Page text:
Reading from the screen: Good for education? - post by Mark Nichols, in his blog 'TEL-ling it like it is'. "A conference paper by Geoff Kaufman ... and Mary Flanagan ... called “High-low split: Divergent cognitive construal levels triggered by digital and non-digital platforms” has had some coverage.... The studies published in the paper compared levels of construal (perception and comprehension, or ‘gist’) of subjects reading the same matter from print, and a screen in an RCT (Randomised Control Trial).... In a recently accepted article entitled “Reading and studying on the screen: An overview of literature toward good learning design practice” (I’ll provide a link once it’s published), I overview much of the recent literature on reading from the screen vs reading print. My conclusions are, as relevant to Kaufman and Flanagan, as follows: (1) Reading from the screen is perceived by readers as being a different genre to reading from print. Various studies show that readers approach reading from the screen differently than they do reading from print. Surface reading (or overconfidence) is common for on-screen reading. The issue is not so much the fact that text is on screen, rather the approach of the reader is not self-critical enough. (2) Education design techniques geared to raise the readers’ construal with on screen text can be applied to reduce cognitive load, overconfidence, and the natural tendency toward lower construal. The final study clearly demonstrates that readers can improve their construal level if they are properly calibrated or oriented to the task at hand. While 48% is still short of the 66% correct attained by print readers, the significant gain is evidence that intervention can make a positive difference. (3) Comparing text from the screen and in print is not a fair appraisal of the former’s utility in education. If all the on screen student is exposed to is the same text they could otherwise have printed, the educational opportunities of on screen have not been applied. Educational designers can – and ought to – apply on screen reading in ways that encourage effective engagement with the ideas in the text."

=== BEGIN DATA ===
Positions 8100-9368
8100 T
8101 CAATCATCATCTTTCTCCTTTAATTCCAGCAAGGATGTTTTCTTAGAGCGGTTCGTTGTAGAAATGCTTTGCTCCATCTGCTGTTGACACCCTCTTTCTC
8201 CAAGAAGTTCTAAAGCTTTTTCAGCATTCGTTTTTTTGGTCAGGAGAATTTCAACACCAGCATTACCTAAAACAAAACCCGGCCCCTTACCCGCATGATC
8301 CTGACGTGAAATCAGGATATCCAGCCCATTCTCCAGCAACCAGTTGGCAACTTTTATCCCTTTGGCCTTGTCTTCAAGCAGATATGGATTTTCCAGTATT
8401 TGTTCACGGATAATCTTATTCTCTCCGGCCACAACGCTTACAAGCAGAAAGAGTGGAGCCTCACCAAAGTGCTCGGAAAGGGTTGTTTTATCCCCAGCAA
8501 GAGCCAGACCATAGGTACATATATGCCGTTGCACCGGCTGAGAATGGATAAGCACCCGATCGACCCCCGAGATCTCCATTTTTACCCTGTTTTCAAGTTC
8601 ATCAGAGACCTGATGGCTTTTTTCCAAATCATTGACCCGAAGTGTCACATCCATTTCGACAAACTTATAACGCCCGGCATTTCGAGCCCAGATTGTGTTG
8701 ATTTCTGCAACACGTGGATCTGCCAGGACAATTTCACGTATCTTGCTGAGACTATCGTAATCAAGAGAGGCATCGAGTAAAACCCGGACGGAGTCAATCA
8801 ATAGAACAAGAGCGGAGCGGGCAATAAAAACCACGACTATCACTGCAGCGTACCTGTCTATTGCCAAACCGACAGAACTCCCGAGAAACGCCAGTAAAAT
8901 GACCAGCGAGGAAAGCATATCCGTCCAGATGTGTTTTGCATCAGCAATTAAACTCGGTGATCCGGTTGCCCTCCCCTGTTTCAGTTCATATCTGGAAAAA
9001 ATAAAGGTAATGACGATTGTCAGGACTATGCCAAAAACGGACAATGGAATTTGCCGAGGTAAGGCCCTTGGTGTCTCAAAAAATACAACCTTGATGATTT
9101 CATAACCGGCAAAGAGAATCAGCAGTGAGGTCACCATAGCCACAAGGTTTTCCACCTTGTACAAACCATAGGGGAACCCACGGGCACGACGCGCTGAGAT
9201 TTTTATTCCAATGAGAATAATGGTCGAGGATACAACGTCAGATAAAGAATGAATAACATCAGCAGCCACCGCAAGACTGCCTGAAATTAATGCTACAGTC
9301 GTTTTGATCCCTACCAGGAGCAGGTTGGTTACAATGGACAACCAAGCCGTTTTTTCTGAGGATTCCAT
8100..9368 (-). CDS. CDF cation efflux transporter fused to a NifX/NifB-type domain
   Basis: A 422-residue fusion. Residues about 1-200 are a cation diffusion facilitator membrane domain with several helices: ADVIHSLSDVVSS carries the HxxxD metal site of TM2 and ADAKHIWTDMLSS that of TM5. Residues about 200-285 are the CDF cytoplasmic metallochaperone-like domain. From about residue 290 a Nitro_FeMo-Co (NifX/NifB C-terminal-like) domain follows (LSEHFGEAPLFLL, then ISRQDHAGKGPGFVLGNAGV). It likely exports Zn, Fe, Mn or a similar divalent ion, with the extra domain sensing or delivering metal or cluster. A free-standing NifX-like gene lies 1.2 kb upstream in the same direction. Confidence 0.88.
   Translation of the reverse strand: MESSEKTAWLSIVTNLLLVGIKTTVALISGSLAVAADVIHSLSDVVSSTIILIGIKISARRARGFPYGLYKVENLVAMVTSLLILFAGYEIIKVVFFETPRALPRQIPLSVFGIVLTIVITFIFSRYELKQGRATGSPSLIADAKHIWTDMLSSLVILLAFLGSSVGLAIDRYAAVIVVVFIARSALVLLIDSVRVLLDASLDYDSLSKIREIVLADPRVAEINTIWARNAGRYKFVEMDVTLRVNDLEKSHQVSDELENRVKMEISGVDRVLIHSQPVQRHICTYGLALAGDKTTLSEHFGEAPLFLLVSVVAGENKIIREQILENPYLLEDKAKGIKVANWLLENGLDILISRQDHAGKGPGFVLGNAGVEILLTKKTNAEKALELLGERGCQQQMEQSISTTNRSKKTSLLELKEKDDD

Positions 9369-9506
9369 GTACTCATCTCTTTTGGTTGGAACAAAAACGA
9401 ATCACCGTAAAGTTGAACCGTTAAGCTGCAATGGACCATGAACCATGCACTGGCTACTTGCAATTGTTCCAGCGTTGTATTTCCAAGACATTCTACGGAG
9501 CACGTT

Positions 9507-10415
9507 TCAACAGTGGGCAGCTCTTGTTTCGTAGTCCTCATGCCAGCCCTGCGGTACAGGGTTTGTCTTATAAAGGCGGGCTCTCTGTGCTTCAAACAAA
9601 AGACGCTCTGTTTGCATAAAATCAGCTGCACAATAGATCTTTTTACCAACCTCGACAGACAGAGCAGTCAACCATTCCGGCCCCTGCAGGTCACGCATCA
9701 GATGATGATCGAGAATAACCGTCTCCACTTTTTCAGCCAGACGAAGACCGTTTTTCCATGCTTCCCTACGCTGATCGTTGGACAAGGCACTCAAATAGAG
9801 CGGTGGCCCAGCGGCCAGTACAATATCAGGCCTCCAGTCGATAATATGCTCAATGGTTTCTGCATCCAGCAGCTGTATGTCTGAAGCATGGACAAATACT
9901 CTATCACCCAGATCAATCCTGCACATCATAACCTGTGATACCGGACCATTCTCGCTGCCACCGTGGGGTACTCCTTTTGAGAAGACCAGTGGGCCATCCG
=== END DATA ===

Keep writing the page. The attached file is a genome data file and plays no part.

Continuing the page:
Death by GPS: are satnavs changing our brains? - article by Greg Milner in The Guardian, extracted from his book Pinpoint: How GPS is Changing Our World. "So what happens to our brains as we transition into a world where GPS does it all for us? Some cognitive experts believe we may be undergoing fundamental changes. 'Physical maps help us build cognitive maps,' Julia Frankenstein of the Center for Cognitive Science at the University of Freiburg in Germany has argued. Spending our days moving through various environments, we fill in the details of our cognitive map based on our egocentric experiences. Can the granular detail of that map fade through misuse? 'The problem with GPS systems is, in my eyes, that we are not forced to remember or process the information. As it is permanently "at hand", we need not think or decide ourselves,' Frankenstein says. 'The more we rely on technology to find our way, the less we build up our cognitive maps.' Life becomes a series of strip maps: 'We see the way from A to Z, but we don’t see the landmarks along the way… developing a cognitive map from this reduced information is a bit like trying to get an entire musical piece from a few notes.'"